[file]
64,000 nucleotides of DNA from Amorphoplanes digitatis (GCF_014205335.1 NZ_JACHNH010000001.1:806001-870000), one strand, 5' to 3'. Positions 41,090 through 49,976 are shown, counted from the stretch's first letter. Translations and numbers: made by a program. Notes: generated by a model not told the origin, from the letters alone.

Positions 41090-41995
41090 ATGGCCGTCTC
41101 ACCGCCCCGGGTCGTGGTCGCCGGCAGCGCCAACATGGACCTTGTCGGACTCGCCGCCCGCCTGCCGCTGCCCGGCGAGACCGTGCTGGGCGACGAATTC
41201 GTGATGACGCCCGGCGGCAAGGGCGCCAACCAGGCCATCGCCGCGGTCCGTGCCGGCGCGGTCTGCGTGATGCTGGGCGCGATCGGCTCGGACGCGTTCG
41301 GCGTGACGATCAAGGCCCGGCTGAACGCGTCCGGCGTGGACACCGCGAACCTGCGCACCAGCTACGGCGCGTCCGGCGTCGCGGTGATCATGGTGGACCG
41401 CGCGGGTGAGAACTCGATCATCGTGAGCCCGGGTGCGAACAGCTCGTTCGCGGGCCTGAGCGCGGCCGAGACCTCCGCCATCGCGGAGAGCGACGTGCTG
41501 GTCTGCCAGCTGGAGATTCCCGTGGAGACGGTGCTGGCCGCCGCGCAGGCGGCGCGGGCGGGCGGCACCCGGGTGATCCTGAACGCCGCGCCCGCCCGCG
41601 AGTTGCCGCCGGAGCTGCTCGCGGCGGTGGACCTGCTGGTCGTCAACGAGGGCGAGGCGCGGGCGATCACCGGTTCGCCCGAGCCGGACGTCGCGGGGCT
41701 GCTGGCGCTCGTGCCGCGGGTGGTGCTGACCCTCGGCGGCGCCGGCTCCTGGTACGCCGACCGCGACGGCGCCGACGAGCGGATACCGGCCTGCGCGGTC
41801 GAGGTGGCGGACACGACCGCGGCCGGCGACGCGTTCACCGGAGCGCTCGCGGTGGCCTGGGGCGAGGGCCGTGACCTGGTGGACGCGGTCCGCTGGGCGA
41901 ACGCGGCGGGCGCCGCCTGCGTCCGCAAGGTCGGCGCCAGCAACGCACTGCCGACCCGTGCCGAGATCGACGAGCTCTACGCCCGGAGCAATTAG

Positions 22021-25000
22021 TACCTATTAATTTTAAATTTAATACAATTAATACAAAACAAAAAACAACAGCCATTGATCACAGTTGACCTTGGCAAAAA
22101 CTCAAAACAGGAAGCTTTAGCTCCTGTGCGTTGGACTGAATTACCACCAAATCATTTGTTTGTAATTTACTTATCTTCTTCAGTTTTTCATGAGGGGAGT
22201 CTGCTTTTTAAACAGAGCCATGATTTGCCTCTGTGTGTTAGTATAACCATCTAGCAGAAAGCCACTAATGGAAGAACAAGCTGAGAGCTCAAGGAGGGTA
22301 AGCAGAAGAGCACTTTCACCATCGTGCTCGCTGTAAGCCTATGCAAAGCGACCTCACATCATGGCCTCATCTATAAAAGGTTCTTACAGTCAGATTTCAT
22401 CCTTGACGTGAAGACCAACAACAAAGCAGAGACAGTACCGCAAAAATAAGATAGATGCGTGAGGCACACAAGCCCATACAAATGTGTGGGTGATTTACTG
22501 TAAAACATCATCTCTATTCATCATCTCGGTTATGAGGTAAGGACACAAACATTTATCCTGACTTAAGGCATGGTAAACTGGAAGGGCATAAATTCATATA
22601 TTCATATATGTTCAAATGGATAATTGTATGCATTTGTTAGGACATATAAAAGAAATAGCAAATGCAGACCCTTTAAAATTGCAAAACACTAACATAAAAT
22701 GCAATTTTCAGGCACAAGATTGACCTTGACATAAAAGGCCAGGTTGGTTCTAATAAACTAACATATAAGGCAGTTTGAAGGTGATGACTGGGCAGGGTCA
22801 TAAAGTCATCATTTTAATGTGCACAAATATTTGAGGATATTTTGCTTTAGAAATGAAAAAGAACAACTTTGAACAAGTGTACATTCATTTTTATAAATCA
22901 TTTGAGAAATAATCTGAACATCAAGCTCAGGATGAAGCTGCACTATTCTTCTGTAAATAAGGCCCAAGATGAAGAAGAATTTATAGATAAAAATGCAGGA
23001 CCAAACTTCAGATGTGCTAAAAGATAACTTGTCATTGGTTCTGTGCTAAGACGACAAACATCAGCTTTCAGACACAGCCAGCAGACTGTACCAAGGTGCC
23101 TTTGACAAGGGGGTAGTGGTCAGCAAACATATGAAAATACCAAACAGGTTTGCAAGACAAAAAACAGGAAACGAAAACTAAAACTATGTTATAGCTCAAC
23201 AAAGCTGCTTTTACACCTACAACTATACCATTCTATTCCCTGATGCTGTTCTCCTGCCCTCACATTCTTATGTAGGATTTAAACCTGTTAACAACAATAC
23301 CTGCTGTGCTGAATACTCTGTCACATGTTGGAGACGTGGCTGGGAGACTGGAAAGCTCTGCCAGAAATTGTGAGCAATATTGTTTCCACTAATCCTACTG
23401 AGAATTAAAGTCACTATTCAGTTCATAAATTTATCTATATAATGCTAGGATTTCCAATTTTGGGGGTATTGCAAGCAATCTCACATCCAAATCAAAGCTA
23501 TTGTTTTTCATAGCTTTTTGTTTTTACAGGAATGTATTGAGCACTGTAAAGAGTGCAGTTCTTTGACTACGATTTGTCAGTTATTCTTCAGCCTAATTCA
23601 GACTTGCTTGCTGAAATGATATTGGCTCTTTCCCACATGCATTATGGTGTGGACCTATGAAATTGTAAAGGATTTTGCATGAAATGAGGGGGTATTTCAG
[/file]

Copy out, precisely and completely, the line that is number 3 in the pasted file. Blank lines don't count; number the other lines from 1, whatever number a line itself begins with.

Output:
41090 ATGGCCGTCTC